It’s been quite a week, in the middle of quite a year… and next, we head into winter.
It struck me today that, no matter how you or I – or any individual leaders within their organizations – might be feeling today, the truth is, we have a mighty responsibility to the people who keep our companies going. Those folks may be experiencing a range of emotions these days. And they need us. They need us to keep the ship upright, steaming ahead, and running smoothly.
Former Navy SEAL, Brent Gleeson, wrote a timely piece of advice about resilience in the workplace. One of the things I appreciate the most about his piece is that it is written with such practical optimism. Yes, he speaks to why resilience is so necessary. But more importantly, he details simple steps to practice resilience and keep it strong.
It struck a real chord with me. Not a week goes by that I don’t find myself in a conversation with a company leader who is sincerely struggling to keep their at-home employees engaged, enthusiastic, and productive at work right now.
It’s understandable. They’ve spent the past eight months discovering the painful fallout of moving an entire customer care workforce at-home overnight, without planning, infrastructure, appropriate technology, or specifically trained supervisors.
While Gleeson’s advice, below, can’t solve all of that, it serves as a powerful reminder of what’s at stake – and what you can do about it. At Skybridge, we specifically designed and built our at-home platforms and processes around the critical links between employee experience, customer experience, and long-term growth. If you would like to know more about how we can help you achieve your customer experience goals, please reach out. We would love to talk. In the meantime, I hope you’ll enjoy the article, remember to be good to yourself and your team, and stay resilient.
5 Top Reasons Resilience At Work Matters
“Out of suffering have emerged the strongest souls; the most massive characters are seared with scars.”— Khalil Gibran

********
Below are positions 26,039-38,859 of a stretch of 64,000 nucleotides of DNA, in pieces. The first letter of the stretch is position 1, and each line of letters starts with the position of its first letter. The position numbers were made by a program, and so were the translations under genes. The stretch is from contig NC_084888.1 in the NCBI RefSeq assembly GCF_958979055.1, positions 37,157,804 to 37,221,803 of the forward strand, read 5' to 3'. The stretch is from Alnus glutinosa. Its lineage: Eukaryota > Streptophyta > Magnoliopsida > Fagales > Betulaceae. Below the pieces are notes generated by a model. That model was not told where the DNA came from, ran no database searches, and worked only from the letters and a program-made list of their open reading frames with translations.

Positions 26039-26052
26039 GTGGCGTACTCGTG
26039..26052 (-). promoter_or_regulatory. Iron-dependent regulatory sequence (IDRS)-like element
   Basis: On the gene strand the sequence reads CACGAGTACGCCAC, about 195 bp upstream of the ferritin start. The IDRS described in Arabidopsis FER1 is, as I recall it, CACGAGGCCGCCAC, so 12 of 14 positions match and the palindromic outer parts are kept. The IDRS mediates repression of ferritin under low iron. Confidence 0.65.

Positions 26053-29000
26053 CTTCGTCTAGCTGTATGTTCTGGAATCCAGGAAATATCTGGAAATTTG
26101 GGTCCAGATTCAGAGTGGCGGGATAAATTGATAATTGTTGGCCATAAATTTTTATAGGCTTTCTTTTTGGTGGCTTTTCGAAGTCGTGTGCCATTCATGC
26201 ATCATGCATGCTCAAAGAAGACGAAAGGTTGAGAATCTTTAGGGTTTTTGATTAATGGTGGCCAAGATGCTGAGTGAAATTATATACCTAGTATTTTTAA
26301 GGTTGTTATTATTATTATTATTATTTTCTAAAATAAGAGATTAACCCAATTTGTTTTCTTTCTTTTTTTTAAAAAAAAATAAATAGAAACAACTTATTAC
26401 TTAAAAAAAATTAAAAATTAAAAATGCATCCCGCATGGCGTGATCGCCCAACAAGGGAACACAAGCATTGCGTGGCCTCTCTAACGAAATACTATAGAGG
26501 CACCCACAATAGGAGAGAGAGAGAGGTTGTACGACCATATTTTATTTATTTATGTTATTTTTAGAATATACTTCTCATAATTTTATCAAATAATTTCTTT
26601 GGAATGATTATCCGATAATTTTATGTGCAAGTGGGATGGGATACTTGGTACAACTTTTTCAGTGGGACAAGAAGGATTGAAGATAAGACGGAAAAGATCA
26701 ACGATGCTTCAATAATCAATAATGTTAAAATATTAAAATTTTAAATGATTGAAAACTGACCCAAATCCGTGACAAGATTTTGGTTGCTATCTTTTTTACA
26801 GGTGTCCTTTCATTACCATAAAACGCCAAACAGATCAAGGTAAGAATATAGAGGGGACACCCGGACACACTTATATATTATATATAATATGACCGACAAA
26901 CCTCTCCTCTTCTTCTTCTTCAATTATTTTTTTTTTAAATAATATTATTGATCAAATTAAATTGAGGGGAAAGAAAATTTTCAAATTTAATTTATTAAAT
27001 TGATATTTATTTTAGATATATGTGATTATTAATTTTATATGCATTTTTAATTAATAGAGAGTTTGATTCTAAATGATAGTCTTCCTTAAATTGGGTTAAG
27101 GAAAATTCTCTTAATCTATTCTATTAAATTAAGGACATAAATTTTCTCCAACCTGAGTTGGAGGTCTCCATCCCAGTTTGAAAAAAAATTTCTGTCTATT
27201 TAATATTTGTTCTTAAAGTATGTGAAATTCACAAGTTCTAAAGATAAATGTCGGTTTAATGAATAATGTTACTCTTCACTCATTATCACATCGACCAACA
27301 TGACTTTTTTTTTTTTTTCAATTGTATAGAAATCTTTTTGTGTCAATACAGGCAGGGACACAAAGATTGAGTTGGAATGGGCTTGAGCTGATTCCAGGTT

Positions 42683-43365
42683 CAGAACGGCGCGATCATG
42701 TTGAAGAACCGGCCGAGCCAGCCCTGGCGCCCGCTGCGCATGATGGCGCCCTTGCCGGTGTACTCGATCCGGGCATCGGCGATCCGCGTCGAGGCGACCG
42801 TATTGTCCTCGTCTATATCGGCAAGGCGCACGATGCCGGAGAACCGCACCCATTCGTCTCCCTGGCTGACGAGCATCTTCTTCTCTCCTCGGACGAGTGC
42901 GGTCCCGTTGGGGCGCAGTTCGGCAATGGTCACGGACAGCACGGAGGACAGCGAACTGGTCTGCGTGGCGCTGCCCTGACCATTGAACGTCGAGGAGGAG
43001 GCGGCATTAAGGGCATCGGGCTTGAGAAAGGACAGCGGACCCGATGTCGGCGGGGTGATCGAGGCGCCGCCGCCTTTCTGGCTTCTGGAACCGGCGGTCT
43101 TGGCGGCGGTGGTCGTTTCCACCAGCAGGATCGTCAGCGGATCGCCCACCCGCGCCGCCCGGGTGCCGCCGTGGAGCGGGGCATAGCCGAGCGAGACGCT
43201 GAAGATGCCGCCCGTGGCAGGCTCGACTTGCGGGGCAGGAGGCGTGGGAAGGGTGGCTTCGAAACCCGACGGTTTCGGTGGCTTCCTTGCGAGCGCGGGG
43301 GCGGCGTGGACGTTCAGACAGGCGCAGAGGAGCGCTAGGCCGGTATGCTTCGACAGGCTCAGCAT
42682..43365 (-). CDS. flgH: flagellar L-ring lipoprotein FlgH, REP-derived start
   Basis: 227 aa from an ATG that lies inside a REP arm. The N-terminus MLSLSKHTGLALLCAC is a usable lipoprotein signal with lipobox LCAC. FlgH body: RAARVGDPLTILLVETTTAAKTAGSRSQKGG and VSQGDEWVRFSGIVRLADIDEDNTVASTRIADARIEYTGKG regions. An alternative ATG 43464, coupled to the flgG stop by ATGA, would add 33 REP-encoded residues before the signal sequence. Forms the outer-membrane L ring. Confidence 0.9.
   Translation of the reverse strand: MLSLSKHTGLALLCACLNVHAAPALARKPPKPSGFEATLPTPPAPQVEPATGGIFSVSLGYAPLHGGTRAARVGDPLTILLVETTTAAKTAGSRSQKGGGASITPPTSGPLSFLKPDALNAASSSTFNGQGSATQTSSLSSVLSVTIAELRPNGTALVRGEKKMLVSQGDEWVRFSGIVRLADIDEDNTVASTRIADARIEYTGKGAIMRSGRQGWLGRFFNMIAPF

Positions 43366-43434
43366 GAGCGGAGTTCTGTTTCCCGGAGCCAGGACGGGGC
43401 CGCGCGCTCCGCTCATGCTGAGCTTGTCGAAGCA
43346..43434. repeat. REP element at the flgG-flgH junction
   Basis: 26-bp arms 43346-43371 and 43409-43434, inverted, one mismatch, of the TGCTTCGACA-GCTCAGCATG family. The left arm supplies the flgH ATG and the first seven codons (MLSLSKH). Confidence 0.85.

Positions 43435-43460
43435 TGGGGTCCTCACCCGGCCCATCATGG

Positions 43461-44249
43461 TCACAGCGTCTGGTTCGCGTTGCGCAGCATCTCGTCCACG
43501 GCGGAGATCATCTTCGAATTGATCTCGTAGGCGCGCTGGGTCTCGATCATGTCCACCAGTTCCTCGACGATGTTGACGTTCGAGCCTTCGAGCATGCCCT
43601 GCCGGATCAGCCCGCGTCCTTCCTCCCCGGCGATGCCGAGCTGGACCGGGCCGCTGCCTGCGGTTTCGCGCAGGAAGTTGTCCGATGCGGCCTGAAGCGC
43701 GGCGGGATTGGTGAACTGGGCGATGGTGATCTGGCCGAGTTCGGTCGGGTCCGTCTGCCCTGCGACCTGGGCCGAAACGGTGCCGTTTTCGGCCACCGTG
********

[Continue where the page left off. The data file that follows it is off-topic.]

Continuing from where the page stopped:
When we experience disaster, trauma, or distressing psychological events in our personal or professional lives, we usually react with grief and a range of negative emotions. Which is, of course, a natural reaction to having our hopes dashed or our goals thwarted. However, such experiences are not only an inevitable part of life but virtually required for growth, development, and the ability to not only survive in adversity but thrive.
My theory is that the best way to enhance one’s resilience, grit and mental toughness is with intentional practice. My first meaningful experience developing this philosophy came while training for the Navy SEAL selection program. I had moved to Crested Butte, CO to train my body and mind at extremely high altitudes for several months. This mindset later became the fuel I needed for my journey on the battlefields of both combat and business – where resilience is a prerequisite for success.
We’ve all needed a bit more fortitude in this new working environment over the past eight months – and will need to continue to embrace it regardless of the election outcome. And while there isn’t necessarily any agreed upon “list” of core components for resilience, in my new book – Embrace the Suck: The Navy SEAL Way to an Extraordinary Life, with a foreword by David Goggins – I break it down into three dimensions.